Katz described two reasons why physical resistance was nearly impossible. The conditions in the ghettos were unspeakable. In addition to the crowding, the disease, the severe cold of the winters, the constant noise and fear that left every night a sleepless night, the ghetto Jews were starving. The Nazi plan was supposed to provide 1200 calories per day per person (the UN estimates that an adult needs 3500 cal/day), but after misappropriation and mishandling by the wartime bureaucracy, only 300-400 cal/day actually reached people in the ghettos. Sick, sleepless, and starved, this was "not a population where resistance was simple."
On top of that, "Every act [of resistance] had to take into account reprisals." Katz gave as one example the incident occurring with a resistance group in Byelorussia in 1941. The leaders of the group had been caught and tortured by the Russian police. They escaped and hid in the ghetto, so the ghetto leaders were told that all the Jews in the ghetto would be killed if they didn't turn over the resisters. When the escaped resisters could not be located, some 1700 Jews of the ghetto were massacred. The cost of even small acts of resistance was horrifically high.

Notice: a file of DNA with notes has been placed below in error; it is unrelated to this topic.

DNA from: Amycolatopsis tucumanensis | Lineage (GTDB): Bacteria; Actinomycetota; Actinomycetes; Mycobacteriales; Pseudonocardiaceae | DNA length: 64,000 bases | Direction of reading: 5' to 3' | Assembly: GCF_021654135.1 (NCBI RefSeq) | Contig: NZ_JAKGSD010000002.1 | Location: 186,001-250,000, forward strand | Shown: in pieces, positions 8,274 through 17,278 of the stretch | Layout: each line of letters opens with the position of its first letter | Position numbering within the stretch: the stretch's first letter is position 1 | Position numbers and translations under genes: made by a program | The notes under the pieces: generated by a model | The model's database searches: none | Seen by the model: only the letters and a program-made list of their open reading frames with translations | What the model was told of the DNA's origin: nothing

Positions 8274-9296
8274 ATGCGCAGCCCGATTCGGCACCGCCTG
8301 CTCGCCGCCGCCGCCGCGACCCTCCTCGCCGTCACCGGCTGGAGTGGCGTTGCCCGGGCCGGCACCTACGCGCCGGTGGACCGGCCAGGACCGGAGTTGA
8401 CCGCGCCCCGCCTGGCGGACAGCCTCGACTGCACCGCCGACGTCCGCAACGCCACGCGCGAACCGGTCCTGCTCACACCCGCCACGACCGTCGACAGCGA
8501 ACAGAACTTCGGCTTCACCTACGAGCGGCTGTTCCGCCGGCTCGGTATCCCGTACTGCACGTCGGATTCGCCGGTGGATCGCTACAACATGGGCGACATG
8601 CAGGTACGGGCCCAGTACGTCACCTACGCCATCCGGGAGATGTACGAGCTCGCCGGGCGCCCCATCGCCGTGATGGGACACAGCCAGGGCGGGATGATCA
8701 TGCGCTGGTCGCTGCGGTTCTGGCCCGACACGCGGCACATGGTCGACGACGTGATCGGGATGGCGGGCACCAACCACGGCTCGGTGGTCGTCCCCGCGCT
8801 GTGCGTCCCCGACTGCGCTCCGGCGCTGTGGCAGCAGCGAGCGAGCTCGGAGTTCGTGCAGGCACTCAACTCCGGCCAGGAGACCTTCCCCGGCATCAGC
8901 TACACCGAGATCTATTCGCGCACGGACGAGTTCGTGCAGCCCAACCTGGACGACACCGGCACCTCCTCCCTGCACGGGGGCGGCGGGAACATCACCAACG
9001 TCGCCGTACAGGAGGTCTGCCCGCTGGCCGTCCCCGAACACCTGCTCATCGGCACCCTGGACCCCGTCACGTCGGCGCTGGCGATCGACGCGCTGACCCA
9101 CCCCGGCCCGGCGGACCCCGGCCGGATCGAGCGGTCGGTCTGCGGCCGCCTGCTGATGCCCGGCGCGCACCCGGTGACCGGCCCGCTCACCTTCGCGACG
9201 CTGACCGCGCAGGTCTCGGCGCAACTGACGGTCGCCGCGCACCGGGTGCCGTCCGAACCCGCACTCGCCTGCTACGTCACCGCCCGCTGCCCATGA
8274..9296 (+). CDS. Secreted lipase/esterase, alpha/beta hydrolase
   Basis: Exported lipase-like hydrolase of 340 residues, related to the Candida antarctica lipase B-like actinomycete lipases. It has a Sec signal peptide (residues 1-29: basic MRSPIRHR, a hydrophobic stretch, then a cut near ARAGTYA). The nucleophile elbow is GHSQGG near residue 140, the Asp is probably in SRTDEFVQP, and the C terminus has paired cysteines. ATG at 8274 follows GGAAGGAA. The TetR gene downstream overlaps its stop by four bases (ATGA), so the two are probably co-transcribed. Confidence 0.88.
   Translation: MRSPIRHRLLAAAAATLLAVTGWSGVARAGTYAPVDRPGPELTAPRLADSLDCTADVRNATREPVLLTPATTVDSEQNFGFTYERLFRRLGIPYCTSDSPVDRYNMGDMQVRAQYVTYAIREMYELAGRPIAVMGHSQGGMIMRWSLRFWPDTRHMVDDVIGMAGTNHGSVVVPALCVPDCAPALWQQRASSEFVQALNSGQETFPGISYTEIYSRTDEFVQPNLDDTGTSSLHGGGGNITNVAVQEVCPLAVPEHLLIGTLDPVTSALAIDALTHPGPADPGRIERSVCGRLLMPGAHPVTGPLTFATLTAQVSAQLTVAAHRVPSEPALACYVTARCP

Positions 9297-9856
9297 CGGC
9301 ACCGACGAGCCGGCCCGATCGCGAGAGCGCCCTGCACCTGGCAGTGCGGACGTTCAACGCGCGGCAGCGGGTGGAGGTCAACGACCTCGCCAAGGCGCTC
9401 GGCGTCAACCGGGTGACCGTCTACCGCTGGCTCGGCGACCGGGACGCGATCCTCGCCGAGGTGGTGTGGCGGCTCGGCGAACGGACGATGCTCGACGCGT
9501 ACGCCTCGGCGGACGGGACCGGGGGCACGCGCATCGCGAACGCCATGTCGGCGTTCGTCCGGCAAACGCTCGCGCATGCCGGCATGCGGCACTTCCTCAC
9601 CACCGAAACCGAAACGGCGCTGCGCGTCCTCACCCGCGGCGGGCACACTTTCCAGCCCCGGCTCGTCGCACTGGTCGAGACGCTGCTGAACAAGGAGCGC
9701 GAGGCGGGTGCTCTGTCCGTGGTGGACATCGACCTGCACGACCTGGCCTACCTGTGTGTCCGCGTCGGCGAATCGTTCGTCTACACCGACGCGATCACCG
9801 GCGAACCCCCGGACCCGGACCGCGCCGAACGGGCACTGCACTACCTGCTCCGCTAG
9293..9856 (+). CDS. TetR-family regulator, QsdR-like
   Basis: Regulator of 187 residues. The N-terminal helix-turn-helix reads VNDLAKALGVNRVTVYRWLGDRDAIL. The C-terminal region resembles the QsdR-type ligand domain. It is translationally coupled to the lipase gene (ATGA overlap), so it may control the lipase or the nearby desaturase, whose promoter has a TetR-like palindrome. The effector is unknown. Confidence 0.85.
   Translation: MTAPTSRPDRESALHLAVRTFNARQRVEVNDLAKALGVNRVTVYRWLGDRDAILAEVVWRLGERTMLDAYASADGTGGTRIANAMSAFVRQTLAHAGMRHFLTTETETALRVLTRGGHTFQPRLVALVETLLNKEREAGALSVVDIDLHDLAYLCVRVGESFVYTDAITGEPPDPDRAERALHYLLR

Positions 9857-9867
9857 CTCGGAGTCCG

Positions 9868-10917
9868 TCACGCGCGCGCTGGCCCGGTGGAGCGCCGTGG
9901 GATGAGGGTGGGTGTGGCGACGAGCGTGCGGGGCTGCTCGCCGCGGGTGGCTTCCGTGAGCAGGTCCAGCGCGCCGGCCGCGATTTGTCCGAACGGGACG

Common notions of resistance to the Nazis are based on the model of the French Underground - a resistance movement that would have been impossible without the active support of large segments of the population - and therefore do not recognize many of the types of resistance that did take place. Since the Nazis were not merely interested in physical murder, but in assuring themselves and the world that the Jews were Untermenschen - less than human - acts preserving the identity and essential dignity of the Jewish people took on great significance as acts of resistance. Singing Yiddish songs could cost you your life, so singing z'mirot was an act of resistance. So was study, and laying t'fillin (phylacteries>; in one ghetto, Katz reported, there were 600 illegal minyanim - so 6000 men, at least, were risking their lives daily to say mincha, the afternoon prayer, with the community. For people who were starving, refusing to eat trayf food or keeping Yom Kippur was an act of resistance that was nothing short of heroic.